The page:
As a starting point I took a detail of a heavy tablecloth or carpet as shown often on paintings from 17th century, like a Vermeer for example. I’ve always loved the way in which the heavy carpet on these tables fall down the corner of the table and how it makes a sculptural form on the floor. Also the colorful pattern is important here, but more in a suggestive way that you see what is left over from the detailed design when it folds. The pattern of the tablecloth is more abstract and without figurative details.
Several works coming from one composition made with different kind of boxes. From a flat work on paper with paint, through a combination with digital approach into a two dimensional work on paper and a three dimensional work in mixed media, where the actual boxes are placed into a bigger box.
With the digital version I could enter a more graphic and sharper background than possible with paint. Which made me realize the importance of the composition and the scale of the items shown. If you make some parts smaller or bigger, the rest-space-changes and sometimes makes the composition weaker or stronger.
Rests-space take an important role, as you can see in the most abstract version painted on wood. The forms become more important and with less details. Beside the fact that they change form and become something on their own. The originally tea boxes and other packaging material also become an interesting form to look at. On one hand they are flat and have, at the same time the illusion of a dimensional form. The playing between flat and non flat keeps me occupied and fascinated.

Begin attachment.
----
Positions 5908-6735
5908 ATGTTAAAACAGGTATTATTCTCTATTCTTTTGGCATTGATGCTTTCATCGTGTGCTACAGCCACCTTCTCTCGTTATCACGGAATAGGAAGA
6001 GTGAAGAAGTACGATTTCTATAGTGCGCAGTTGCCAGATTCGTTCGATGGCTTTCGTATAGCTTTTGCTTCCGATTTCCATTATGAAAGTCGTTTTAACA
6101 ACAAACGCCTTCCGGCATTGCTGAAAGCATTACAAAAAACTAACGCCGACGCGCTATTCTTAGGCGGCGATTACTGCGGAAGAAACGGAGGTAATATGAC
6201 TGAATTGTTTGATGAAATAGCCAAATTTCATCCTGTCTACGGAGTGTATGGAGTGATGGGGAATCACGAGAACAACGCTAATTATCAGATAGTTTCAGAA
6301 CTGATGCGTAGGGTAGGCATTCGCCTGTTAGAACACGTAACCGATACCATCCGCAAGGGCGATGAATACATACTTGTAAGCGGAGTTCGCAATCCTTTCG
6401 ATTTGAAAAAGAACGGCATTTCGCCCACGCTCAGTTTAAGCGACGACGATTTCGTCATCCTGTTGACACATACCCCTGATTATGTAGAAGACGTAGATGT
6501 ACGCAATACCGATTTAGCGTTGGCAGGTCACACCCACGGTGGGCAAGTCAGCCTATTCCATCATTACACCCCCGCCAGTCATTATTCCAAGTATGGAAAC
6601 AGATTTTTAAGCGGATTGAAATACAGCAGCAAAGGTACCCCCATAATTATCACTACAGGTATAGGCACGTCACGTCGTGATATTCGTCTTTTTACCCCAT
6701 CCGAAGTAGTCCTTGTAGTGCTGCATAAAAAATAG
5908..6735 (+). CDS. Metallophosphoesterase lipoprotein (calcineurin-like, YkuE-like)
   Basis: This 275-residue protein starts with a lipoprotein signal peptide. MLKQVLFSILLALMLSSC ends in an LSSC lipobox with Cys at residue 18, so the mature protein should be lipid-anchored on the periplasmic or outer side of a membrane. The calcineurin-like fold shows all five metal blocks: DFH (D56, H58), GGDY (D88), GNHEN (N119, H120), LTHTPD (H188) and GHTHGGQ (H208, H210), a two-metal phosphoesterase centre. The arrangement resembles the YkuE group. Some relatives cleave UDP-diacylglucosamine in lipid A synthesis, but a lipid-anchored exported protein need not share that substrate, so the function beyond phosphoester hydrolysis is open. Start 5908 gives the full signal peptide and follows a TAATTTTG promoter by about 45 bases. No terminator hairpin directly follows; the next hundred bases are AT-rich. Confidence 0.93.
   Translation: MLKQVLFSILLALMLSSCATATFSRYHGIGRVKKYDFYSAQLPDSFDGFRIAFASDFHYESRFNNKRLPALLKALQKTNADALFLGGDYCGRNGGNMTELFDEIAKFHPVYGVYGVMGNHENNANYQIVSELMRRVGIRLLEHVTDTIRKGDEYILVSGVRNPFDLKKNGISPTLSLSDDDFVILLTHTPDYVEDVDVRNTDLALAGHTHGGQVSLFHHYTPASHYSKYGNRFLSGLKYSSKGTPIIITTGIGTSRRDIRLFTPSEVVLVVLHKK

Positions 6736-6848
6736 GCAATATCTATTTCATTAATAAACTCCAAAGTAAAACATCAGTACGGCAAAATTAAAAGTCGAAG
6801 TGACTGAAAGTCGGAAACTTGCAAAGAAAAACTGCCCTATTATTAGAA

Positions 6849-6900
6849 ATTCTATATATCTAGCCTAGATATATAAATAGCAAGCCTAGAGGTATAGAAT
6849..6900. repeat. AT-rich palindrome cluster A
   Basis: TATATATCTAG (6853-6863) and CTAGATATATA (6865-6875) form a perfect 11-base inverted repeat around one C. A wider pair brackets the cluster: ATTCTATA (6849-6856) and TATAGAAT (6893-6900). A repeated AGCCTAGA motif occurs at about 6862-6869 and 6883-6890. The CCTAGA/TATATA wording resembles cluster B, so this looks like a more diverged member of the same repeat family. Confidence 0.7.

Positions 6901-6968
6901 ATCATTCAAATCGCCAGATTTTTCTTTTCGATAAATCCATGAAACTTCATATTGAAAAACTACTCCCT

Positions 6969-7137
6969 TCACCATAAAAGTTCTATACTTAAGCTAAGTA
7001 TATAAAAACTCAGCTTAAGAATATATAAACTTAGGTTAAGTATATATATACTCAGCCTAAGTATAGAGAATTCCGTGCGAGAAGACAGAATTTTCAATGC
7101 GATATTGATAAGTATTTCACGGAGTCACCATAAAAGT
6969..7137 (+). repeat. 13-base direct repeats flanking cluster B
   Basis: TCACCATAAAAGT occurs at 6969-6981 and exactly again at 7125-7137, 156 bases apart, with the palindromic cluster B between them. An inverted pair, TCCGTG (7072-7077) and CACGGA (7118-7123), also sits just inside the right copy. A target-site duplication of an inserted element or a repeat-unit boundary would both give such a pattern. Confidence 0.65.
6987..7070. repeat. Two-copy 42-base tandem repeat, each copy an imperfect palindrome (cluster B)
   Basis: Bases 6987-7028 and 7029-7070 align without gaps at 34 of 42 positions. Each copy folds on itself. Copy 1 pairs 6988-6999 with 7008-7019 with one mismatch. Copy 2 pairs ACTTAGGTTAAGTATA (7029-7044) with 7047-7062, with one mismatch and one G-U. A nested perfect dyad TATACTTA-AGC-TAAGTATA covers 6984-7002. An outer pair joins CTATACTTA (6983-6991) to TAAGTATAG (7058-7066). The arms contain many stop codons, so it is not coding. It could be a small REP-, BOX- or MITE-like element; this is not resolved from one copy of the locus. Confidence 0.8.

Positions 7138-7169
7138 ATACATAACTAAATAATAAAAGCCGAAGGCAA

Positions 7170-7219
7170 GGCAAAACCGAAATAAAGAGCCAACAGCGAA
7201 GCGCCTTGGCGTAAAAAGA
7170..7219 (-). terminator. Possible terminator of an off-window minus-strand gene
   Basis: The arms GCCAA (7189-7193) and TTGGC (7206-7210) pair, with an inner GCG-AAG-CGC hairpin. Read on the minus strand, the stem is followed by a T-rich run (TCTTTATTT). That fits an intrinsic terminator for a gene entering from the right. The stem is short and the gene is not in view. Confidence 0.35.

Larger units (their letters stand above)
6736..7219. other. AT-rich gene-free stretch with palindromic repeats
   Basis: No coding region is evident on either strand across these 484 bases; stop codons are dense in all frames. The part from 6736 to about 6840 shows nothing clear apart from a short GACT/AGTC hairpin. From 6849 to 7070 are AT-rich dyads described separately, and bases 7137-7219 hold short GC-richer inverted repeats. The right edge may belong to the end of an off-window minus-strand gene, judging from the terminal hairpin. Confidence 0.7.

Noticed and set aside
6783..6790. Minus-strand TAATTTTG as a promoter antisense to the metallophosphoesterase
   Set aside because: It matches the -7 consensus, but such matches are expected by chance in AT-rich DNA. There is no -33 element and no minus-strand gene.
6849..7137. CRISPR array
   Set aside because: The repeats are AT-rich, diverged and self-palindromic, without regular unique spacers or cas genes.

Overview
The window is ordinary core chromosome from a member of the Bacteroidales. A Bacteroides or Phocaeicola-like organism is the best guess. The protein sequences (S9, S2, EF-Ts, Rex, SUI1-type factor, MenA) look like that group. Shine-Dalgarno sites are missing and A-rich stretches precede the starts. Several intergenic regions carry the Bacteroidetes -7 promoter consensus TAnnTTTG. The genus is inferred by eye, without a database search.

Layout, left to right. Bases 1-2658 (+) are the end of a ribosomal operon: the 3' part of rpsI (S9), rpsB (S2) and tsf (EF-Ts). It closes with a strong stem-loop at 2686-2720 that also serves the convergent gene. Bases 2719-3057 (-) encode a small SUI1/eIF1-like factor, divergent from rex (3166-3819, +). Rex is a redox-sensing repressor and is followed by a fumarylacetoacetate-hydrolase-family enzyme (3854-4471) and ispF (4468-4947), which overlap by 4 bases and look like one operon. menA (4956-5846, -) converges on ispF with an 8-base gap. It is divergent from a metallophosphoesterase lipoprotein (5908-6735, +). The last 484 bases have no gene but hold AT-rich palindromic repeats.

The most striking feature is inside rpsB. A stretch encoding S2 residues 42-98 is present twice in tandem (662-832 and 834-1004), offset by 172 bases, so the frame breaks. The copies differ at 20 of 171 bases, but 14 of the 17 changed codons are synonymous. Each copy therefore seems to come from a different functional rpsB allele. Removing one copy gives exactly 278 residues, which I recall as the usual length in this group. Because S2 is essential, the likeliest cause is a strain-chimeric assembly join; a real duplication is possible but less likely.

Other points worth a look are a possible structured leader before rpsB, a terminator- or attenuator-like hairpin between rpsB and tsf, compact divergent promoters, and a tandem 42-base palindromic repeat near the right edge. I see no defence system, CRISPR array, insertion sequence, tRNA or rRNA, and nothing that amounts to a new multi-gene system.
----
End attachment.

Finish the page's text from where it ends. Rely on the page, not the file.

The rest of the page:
First I was interested in the simplicity of the form and shape of a oridinary grey plastic garbage bag. I used the form and principe of how it is folded to make a 3-dimensional sculptural work. I copied the pattern of the bag in a black plastic material and combined it with a wooden construction, a standing wooden shelf which was made out of different thin layers of wood. Soon the smaller version of the sculpture followed, it just wanted to be there too. When it was finished I realised that it reminded me a lot to the painting of Breintner”s girl in kinomo standing in front of the mirror in a black gown. Which I have admired for a very long time and always returns to me. I decided to place the works in a sort of stage setting together with a remake of the girl in kimono and make the picture of these elements together as my artwork. The painting in the back is my re-interpretation of the Breitner work, it is not a copy. The last pictures show the sculpture trying to get out of it’s destination and trying to be something else after the photoshoot.